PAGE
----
The case of Infrastructure Services Luxembourg S.A.R.L v Kingdom of Spain [2019] FCA 1220 raised an interesting question of law as to whether the determination of a stay application would make the Kingdom of Spain a party to a legal proceeding against its will in circumstances where Spain had raised the defence of foreign state immunity.

The Federal Court of Australia was able to untangle the matter by distinguishing between subject matter jurisdiction and jurisdiction over a foreign state and staying the enforcement proceeding without determining Spain's immunity defence.


On 15 June 2018, a tribunal established by the International Centre for Settlement of Investment Disputes (ICSID) issued an arbitral award against Spain and in favour of Infrastructure Services Luxembourg S.A.R.L and Energeia Solar Luxemburg S.A.R.L after the tribunal determined that the Kingdom of Spain breached the Energy Charter Treaty (ECT) in force between Spain, Luxemburg and the Netherlands by failing to accord fair and equitable treatment to the Claimants who had investments in Spain's renewable energy sector (Award).1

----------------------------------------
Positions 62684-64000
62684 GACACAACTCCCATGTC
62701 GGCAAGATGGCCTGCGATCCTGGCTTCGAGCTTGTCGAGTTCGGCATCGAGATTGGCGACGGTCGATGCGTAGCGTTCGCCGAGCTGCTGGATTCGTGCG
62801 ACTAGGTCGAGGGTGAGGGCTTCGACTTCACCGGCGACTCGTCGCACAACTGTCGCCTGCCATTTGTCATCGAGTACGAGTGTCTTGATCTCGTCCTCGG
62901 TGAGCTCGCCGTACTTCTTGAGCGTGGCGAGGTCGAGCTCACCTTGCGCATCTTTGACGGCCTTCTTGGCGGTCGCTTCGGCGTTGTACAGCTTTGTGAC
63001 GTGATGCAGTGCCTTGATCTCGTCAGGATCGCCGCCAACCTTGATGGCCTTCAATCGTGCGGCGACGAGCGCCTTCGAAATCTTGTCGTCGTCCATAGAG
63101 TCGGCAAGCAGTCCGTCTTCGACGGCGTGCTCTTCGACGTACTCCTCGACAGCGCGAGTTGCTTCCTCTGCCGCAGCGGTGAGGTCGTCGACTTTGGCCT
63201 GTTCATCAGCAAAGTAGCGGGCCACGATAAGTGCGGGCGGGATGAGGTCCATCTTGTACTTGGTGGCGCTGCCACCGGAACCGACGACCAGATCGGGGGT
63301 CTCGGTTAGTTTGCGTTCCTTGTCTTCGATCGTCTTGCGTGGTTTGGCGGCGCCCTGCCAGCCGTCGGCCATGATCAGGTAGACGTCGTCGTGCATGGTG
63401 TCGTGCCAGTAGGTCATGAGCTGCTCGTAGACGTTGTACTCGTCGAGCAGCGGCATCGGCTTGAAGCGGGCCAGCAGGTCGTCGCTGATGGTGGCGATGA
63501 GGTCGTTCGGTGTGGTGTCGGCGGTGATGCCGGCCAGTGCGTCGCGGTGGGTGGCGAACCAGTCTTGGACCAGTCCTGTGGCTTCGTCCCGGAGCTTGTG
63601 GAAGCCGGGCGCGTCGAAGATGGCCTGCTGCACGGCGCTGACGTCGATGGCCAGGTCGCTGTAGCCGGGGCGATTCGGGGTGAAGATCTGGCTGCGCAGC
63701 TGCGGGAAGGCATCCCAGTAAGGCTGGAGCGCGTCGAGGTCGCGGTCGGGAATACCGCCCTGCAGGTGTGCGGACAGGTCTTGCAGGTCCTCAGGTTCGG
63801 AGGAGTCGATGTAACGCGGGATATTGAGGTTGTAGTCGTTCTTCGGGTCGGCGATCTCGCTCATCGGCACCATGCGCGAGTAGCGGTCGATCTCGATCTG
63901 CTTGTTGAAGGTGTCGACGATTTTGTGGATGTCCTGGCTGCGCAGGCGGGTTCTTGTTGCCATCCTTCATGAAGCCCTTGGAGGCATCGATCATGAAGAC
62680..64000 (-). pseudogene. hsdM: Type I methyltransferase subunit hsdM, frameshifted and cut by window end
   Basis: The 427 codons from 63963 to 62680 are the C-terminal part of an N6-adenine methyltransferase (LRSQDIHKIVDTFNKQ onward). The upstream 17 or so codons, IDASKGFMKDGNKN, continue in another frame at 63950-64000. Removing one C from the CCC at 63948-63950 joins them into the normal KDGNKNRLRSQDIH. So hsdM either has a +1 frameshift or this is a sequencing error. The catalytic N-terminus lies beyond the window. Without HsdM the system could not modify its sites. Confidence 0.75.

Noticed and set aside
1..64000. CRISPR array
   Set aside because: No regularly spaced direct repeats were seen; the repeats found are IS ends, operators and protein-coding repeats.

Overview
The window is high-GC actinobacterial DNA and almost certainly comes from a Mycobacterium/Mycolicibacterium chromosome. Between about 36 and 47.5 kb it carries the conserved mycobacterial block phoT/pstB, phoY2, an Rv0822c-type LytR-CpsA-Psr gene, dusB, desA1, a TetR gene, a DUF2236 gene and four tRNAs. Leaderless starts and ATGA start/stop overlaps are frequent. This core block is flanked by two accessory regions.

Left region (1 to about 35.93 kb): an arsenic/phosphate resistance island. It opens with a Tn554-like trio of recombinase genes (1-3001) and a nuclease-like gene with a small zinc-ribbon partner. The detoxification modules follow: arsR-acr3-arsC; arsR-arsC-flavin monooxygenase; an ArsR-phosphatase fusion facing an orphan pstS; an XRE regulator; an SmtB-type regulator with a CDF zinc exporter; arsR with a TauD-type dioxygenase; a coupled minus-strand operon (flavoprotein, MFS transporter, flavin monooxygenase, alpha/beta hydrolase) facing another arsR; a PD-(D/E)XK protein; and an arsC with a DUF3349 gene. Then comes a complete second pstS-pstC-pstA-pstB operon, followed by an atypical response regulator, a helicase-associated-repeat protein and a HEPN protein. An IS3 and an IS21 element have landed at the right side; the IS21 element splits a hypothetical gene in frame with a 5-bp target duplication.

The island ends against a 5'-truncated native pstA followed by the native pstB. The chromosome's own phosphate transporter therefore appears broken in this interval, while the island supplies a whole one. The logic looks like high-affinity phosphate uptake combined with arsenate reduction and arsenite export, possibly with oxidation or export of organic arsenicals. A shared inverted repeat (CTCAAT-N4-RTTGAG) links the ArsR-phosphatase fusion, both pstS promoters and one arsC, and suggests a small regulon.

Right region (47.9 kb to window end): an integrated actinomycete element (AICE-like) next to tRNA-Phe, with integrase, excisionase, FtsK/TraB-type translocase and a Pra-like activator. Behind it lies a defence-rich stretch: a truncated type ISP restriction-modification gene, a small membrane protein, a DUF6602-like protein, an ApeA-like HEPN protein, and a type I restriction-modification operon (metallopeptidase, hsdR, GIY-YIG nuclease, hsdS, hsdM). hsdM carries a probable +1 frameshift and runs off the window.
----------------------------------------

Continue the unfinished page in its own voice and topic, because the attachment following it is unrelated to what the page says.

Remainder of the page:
In April 2019, the claimants in the arbitration, who subsequently became the Applicants in Australian Federal Court proceedings, sought orders from the Federal Court of Australia for leave to have the award enforced against Spain.2 The Applicants also sought payment of the Award in the amount of €101 million plus interest and costs.3

However, before any substantive steps were taken in the Federal Court proceedings, Spain filed an application with the ICSID to have the Award annulled and requested the Secretary General of ICSID to provisionally stay enforcement of the Award until the annulment application is determined.4 On 23 May 2019, the Secretary General of ICSID provisionally stayed the enforcement of the Award.5

The next step in the Federal Court proceedings was taken by Spain when, on 6 June 2019, Spain filed a conditional appearance for the purpose of asserting immunity from the jurisdiction of the Australian courts pursuant to the Foreign States Immunities Act 1985 (Cth) (Immunities Act).6

In a twist, and as a result of the ICSID provisional stay, in July 2019, the Applicants filed an interlocutory application seeking orders to stay their own enforcement proceeding.7 In essence, the Applicants were of the view that if they proceeded with the Federal Court proceeding, they would be in conflict with the ICSID provisional stay.8 Yet, if they failed to proceed with the Federal Court proceeding, they would be in breach of the Court's programming orders for the service and filing of evidence in the enforcement proceedings.9 The Applicants indicated that they would apply for the stay to be lifted if the ICSID provisional stay was lifted.10